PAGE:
Thursday, November 30, 2006

 

Transforming Tragedy

My parents are school teachers. Both taught in elementary schools while I was growing up. My father later became the principal of an elementary school, retiring in May, and my mother is currently a school librarian. My parents have dedicated their lives to the nurture and education of children--a noble but challenging task. When I was home in Dyersburg for Thanksgiving, I was watching the evening news and saw a story about another teacher whose lesson is not limited to reading, writing, or arithmetic but also include a powerful lesson in responding to violence.

Betty Lewing is a teacher in Lufkin, Texas--a state with a very high incarceration and execution rate, not known for its progressive responses to violent crime. Seven years ago, Betty's daughter was kidnapped and raped. Obviously, Betty and her family were devastated. Betty needed a way to understand what had happened, and in her search for answers, began working in the prison. She was amazed to discover how many of the inmates were unable to read. Betty made a choice. She decided to respond to her personal tragedy, not by lashing out, but by teaching young people to read.

To date, Betty Lewing has taught 600 teenagers who were struggling to read the skills that they need to succeed. Perhaps even more importantly, Betty provides these youth, many from troubled homes, with a caring and consistent presence. Her students know that she is only a phone call away.

Betty Lufkin is an example of an ordinary person who made a choice--a choice to take a horrible tragedy and transform it into something healing, not only for herself but for untold numbers of people. Who knows how many lives have been changed, how many prison sentences have been avoided, because of Betty's choice.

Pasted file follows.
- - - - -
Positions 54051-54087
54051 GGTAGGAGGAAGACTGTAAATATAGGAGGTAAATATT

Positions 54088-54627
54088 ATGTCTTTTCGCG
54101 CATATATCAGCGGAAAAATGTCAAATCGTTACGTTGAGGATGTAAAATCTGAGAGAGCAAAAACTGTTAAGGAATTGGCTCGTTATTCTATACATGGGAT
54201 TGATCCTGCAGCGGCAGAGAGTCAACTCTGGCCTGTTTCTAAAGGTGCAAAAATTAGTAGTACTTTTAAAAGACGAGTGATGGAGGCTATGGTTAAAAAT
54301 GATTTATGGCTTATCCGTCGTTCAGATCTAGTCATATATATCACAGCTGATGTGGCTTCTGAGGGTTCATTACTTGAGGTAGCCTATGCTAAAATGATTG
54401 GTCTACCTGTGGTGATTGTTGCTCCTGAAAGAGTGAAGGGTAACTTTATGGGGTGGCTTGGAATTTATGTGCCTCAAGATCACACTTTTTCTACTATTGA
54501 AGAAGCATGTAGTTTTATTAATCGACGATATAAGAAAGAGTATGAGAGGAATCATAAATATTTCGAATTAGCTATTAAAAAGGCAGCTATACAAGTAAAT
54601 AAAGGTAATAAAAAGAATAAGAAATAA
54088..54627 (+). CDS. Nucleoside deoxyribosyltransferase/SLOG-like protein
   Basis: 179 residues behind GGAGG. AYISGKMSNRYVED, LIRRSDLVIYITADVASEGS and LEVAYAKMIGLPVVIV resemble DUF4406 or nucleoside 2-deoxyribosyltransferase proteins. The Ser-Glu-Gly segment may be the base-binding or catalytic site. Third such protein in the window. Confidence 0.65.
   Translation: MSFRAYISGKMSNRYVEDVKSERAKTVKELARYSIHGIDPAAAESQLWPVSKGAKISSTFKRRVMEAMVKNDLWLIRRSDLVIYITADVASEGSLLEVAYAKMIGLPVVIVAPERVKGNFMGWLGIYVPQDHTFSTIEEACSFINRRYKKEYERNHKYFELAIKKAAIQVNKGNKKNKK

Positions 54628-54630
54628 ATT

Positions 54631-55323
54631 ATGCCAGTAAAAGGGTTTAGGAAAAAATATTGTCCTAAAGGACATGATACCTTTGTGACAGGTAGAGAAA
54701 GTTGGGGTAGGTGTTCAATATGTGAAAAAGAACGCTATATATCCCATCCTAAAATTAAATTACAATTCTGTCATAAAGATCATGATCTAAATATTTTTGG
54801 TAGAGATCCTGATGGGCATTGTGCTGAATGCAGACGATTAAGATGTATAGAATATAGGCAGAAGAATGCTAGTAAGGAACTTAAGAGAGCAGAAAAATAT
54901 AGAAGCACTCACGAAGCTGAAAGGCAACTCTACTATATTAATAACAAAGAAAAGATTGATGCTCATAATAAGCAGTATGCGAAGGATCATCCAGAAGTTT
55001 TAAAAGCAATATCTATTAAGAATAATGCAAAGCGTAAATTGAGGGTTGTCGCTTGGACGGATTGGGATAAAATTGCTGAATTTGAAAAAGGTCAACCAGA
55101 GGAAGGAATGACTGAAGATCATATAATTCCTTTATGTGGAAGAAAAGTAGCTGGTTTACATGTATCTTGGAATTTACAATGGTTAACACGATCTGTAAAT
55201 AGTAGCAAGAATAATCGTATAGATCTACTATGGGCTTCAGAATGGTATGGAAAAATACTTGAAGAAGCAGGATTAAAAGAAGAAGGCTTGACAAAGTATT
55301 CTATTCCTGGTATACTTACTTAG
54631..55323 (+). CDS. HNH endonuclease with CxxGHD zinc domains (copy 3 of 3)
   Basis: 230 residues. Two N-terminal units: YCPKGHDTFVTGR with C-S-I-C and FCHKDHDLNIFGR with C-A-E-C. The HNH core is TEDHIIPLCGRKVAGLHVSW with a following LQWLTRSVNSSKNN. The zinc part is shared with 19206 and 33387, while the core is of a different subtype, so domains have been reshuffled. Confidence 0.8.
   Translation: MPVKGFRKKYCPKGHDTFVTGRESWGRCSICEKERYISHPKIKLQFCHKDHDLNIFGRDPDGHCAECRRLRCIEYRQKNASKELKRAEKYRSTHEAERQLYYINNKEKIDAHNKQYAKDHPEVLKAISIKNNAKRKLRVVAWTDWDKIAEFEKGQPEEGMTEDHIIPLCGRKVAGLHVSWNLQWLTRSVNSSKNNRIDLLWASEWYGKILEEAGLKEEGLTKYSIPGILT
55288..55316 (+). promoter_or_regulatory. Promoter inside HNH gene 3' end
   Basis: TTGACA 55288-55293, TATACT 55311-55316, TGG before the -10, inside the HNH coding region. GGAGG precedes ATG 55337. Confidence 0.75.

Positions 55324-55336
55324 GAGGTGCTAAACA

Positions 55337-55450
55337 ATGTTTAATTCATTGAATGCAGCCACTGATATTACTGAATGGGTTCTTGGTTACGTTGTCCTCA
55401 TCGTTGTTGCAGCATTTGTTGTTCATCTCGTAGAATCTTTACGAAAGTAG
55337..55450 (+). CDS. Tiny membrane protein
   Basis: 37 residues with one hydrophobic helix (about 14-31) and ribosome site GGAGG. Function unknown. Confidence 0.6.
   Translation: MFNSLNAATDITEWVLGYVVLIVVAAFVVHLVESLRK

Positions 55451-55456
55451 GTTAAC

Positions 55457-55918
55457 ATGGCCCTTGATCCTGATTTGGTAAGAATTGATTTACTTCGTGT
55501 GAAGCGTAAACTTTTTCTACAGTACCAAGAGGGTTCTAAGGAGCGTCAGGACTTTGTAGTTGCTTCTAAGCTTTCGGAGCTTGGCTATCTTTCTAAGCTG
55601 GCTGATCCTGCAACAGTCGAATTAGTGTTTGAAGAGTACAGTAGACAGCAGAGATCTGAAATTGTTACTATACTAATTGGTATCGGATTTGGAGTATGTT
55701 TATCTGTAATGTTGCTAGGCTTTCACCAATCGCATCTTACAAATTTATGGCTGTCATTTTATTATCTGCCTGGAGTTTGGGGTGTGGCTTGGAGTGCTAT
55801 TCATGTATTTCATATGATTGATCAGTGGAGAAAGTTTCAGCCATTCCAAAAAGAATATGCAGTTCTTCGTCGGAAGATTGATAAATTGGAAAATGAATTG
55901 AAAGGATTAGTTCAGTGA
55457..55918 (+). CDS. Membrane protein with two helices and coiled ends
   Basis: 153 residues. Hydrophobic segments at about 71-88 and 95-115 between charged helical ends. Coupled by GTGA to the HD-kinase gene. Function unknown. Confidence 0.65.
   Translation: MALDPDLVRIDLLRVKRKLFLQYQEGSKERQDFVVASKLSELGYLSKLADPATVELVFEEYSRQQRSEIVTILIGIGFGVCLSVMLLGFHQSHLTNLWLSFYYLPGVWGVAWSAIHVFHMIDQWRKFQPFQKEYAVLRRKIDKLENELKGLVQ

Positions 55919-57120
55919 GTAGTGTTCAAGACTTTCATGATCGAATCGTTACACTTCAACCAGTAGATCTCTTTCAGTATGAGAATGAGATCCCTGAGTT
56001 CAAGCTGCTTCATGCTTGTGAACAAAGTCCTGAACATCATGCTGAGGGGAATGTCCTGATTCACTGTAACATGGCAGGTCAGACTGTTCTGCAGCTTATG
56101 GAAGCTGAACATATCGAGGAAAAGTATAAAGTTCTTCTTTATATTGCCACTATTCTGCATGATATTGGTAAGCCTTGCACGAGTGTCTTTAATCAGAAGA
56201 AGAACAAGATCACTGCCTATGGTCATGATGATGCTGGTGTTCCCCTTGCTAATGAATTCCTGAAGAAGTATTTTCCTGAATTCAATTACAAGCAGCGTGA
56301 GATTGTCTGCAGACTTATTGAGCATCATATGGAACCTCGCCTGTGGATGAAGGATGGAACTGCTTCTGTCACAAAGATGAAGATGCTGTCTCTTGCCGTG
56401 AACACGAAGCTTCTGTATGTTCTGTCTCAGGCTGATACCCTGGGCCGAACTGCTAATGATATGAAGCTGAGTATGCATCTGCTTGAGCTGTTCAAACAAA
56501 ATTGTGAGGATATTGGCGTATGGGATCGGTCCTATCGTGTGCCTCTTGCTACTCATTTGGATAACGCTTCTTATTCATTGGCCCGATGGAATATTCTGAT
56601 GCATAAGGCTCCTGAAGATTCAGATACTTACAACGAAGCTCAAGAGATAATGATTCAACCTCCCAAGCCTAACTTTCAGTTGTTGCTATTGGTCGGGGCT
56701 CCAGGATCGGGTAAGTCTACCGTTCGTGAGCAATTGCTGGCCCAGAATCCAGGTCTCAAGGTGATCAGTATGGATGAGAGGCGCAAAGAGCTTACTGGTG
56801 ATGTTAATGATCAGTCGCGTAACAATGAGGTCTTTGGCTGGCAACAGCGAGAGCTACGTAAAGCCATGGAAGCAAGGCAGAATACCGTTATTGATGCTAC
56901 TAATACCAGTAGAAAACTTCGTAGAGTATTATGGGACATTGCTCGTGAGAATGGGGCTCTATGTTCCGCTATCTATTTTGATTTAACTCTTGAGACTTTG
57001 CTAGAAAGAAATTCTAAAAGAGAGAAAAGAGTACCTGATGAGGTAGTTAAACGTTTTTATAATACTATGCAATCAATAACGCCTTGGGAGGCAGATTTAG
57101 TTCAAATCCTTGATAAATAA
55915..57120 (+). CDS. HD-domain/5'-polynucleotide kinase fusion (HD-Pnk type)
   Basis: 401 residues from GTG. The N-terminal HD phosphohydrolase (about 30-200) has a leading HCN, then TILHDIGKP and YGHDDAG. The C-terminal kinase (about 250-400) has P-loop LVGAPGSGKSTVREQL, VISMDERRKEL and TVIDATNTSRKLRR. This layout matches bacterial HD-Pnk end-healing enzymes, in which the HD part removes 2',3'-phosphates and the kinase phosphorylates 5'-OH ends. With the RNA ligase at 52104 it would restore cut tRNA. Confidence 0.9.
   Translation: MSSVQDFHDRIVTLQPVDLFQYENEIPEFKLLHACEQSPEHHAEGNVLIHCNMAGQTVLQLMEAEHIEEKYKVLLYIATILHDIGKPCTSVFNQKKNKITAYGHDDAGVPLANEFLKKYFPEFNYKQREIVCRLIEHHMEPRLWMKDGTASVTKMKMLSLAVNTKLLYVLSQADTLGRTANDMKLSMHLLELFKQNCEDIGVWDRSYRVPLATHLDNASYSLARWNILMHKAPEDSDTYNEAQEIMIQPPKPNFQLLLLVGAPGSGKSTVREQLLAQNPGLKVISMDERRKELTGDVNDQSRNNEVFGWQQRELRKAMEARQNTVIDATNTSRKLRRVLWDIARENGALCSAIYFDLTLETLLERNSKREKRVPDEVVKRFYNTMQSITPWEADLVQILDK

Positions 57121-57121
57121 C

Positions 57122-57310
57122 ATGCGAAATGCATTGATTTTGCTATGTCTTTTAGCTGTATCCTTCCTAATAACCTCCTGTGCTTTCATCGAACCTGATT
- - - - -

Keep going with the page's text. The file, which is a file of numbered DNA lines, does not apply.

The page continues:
Click here to learn more about Betty's story
Comments :
How surprised I was to find this article and read your kind words. One of my goals is to help as many students as possible get their lives on track, live a positive, successful life and avoid incarceration. It happens far too often, and as teachers, we have such a tremendous opportunity to truly make a difference. It must start in our hearts to love these kids unconditionally and accept them as they are. Then we must do whatever is necessary to make them realize that someome cares about them. If each of us would help make a difference in only one life, how much better this world would be. Betty Lewing
 
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